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Christians not voting biblical priorities is 'greatest sin in America': Salt & Light Council pres.

Christians not voting biblical priorities is 'greatest sin in America': Salt & Light Council pres.

A couple walks into a polling center to vote in the midterm elections on November 6, 2018, in Provo, Utah. | Getty Images/George Frey

To help biblically-minded voters learn more about all the candidates on their ballot, a website has been created as a single source for voter guides and election tools. 

Biblical Voter was created by The Salt & Light Council two years ago to help voters of faith learn which candidates best match their moral values so they can be more confident in their votes during elections. 

Additional guides, which include information on local, state and national elections, contrasts the Republican Party and Democratic Party platforms, shows elections videos, candidate questionnaires, congressional scorecards, and provides resources for churches and pastors.

“If pastors aren’t making biblical voting and engaging in government a priority that is treated equal to other ministries of the Church, people are not going to know how to vote with biblical values,” Salt & Light Council President Dran Reese said in an interview with The Christian Post. “I think this is the greatest sin in America. Many Christians have no idea how to vote biblically. They have no idea what is their ongoing role and responsibility to be salt and light in government in order to maintain a free and just society for the next generation."

The site, which collects voter guides from pro-life, conservative, and independent groups for all 50 states, aims to help last-minute voters who often select candidates based on personal appeal instead of connecting their vote with their faith.

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Dreese said the site has three important resources: The first is its Biblical Voter Registration Kit. “It finally says to the church that voter registration is biblical,” she said. “There should be one in every church.” The second is its collection of non-partisan voter guides for every state, and the third is the links with dedicated resources for pastors.

The site states that the Bible compels Christians to vote, citing verses to encourage Christians to take political action. The site adds that because Jesus said, “All authority has been given to Me in heaven and on earth,” Christians can use Christ’s authority to do the same and demand their rights.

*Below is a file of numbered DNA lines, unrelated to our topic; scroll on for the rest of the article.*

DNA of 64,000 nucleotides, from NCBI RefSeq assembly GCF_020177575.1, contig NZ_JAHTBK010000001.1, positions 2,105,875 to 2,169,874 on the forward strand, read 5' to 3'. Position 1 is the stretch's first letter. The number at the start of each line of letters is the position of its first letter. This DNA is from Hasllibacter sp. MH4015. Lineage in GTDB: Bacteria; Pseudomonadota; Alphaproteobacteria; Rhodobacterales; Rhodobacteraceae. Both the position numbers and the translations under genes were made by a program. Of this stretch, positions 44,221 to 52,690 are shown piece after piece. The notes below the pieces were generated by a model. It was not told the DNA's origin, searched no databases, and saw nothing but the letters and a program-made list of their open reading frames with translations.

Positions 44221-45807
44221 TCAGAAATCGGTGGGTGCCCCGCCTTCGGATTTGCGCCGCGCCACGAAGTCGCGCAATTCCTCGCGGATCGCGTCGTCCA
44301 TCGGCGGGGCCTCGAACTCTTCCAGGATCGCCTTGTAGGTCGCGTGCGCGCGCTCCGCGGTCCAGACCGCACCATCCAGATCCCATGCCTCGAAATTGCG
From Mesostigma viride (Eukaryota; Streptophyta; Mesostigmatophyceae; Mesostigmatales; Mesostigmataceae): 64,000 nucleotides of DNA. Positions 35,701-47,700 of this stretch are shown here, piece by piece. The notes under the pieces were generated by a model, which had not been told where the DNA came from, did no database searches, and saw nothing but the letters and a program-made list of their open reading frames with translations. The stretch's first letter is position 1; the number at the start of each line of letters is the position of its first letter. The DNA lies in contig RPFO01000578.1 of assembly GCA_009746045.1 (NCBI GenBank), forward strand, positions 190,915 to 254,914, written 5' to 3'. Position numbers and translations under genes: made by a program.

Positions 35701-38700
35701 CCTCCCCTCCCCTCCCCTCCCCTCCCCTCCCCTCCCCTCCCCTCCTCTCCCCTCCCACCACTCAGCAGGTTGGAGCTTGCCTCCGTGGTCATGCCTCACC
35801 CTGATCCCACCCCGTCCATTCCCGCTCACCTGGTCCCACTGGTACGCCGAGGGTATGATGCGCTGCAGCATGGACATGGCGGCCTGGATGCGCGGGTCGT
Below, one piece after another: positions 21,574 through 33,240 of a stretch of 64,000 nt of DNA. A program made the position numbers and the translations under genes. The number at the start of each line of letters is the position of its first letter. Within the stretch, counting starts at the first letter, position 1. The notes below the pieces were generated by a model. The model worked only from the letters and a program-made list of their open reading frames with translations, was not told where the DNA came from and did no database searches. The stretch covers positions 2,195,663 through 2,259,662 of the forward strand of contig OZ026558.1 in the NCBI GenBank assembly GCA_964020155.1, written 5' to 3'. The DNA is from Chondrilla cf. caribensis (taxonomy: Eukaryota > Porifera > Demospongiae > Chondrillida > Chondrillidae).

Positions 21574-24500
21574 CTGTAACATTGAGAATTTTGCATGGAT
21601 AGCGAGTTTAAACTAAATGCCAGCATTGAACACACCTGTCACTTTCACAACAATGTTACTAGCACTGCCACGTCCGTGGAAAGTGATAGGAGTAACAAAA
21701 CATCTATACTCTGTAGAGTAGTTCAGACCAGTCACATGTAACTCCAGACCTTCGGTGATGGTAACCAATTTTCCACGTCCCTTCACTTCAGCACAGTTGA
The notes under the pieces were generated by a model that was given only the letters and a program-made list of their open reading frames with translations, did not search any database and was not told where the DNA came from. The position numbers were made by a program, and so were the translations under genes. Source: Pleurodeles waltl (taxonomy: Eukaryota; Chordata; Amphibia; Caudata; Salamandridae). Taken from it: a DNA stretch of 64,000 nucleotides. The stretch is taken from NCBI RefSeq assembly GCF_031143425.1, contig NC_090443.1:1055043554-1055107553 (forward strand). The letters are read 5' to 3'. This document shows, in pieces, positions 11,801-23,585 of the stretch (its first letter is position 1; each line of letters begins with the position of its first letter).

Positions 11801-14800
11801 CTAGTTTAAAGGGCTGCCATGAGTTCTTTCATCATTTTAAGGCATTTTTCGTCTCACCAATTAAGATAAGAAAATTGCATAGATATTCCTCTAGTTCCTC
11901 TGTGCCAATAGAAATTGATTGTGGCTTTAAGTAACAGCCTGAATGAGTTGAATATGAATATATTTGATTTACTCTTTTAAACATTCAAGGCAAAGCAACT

Biblical Voter also includes a guide created by Bishop Art Hodges, superintendent of the Southern California District of United Pentecostal Church International, titled, "60+ Contrasts That Tip the Scales of Justice - Historical, Constitutional, and Moral Contrasts of the Two Major Parties." The guide compares the party platforms and notes that the Republican Party's platform mentions faith 26 times, whereas the Democratic platform mentions faith 11 times. And the Republican platform, it adds, "believes that sanctity of life is an inalienable right, opposes euthanasia, and assisted suicide, the other [Democratic Party] doesn't."

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On the site’s list of 61 platform differences, it says that most faith-related words that appear often in the Republican platform never appear in the Democratic platform. The Democratic platform also doesn’t mention the Bill of Rights, supports abortion up to birth, and doesn’t focus on religious liberty.

The priorities listed in the platforms aren’t just words; they highlight the issues their candidates' are urged to support. 

“The power of party platforms is that congressional members vote in line with their party platforms 89% (R) and 74% (D),” said Hodges.

While the Biblical Voter site doesn’t outright advise Christians to vote for either Republican or Democratic candidates, saying instead that voters should be “Christ-O-Crats,” much of its advice does lean toward one party over the other based on their stances on the issues. 

“What does God say about abortion? What does He say about marriage? What does He say about Israel? If you want to pick those top three, there’s a remarkable difference between the two parties,” Reese told CP.

“If you can't conscientiously vote for the PERSON, vote for their POSITION, not their personality,” Hodges added. 

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